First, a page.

‘It Was Like Flies To Honey’: 25 Years Of Rap-A-Lot Records

J Prince (right), founder and CEO of Rap-A-Lot Records, with one of the musicians on his label, UGK's Pimp C, in Houston in 2006.

Source: NPR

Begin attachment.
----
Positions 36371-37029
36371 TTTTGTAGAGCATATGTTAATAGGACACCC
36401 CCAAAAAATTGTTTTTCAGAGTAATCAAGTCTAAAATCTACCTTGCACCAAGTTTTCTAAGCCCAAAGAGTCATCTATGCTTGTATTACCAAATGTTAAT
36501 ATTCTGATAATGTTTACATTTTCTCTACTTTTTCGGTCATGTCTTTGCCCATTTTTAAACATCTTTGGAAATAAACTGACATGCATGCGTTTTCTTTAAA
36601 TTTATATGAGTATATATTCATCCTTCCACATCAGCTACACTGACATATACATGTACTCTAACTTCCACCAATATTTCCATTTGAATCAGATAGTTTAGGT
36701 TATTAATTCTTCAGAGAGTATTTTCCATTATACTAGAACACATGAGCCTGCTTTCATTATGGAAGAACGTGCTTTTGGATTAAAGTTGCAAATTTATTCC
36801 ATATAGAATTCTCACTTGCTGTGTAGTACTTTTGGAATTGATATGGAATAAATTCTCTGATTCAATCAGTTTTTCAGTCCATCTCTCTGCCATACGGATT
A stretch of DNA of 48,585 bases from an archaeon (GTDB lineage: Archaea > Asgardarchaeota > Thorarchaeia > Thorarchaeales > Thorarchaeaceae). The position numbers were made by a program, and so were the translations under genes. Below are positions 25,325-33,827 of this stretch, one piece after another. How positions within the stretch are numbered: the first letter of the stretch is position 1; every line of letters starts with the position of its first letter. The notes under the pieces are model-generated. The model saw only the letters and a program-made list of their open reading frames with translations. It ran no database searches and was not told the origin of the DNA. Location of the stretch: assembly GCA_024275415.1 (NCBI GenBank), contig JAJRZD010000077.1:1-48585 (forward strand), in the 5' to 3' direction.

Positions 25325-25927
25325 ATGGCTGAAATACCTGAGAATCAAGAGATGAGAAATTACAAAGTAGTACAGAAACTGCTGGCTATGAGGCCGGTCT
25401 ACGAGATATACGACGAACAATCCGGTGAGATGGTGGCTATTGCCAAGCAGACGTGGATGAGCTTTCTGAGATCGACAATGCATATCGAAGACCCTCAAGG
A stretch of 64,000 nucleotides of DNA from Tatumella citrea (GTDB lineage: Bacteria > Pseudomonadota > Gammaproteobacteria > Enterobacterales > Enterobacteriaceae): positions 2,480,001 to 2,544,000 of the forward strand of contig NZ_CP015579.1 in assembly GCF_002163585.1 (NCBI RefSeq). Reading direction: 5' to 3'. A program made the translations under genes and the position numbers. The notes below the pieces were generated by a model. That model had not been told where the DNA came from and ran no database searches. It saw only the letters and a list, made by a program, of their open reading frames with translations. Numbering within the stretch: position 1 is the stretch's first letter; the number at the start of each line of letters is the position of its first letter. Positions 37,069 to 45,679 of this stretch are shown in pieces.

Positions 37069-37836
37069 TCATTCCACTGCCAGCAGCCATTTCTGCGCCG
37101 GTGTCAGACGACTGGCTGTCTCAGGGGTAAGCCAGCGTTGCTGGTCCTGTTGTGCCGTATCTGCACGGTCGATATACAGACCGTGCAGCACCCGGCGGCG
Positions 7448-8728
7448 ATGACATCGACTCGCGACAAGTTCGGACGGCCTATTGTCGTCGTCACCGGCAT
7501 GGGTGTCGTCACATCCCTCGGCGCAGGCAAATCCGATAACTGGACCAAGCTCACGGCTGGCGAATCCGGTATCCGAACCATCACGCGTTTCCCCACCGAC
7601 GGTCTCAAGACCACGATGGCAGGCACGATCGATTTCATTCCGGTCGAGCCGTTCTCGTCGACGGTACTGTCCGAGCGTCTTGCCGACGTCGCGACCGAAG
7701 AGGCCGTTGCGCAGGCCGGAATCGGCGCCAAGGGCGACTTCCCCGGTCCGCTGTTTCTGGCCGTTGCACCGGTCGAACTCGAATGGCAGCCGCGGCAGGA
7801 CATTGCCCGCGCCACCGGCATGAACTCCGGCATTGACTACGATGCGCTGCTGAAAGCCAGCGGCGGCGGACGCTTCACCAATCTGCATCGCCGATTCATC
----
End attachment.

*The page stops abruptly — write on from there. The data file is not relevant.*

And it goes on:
There might not be another strain of music more perpetually misunderstood than gangsta rap was in its golden age. Though most commonly associated with its superficial negativity — comically absurd slasher film violence (often directed at women) and vulgarity played for laughs that became more problematic as the music was embraced by the American mainstream and left the musicians vulnerable to rhetoric from parental groups and conservative outsiders — the first wave of street-minded hip-hop was also brimming with a more constructive energy.

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